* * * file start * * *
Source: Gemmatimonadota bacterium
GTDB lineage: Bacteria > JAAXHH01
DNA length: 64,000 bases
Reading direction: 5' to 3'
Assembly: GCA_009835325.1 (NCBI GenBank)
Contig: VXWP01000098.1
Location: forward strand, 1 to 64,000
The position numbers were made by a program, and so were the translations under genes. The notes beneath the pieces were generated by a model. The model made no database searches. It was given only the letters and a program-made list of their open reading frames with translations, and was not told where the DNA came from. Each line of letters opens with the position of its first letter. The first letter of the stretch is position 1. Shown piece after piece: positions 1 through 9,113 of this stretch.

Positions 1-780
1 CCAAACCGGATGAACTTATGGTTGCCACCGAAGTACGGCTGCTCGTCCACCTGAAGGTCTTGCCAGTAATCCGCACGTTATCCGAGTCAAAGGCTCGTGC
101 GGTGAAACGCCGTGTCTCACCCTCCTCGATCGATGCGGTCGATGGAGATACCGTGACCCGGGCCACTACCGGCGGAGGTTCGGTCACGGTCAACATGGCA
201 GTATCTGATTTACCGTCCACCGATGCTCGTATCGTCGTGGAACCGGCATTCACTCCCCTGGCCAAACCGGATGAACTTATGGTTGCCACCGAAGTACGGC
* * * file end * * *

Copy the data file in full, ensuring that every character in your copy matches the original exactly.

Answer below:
Source: Gemmatimonadota bacterium
GTDB lineage: Bacteria > JAAXHH01
DNA length: 64,000 bases
Reading direction: 5' to 3'
Assembly: GCA_009835325.1 (NCBI GenBank)
Contig: VXWP01000098.1
Location: forward strand, 1 to 64,000
The position numbers were made by a program, and so were the translations under genes. The notes beneath the pieces were generated by a model. The model made no database searches. It was given only the letters and a program-made list of their open reading frames with translations, and was not told where the DNA came from. Each line of letters opens with the position of its first letter. The first letter of the stretch is position 1. Shown piece after piece: positions 1 through 9,113 of this stretch.

Positions 1-780
1 CCAAACCGGATGAACTTATGGTTGCCACCGAAGTACGGCTGCTCGTCCACCTGAAGGTCTTGCCAGTAATCCGCACGTTATCCGAGTCAAAGGCTCGTGC
101 GGTGAAACGCCGTGTCTCACCCTCCTCGATCGATGCGGTCGATGGAGATACCGTGACCCGGGCCACTACCGGCGGAGGTTCGGTCACGGTCAACATGGCA
201 GTATCTGATTTACCGTCCACCGATGCTCGTATCGTCGTGGAACCGGCATTCACTCCCCTGGCCAAACCGGATGAACTTATGGTTGCCACCGAAGTACGGC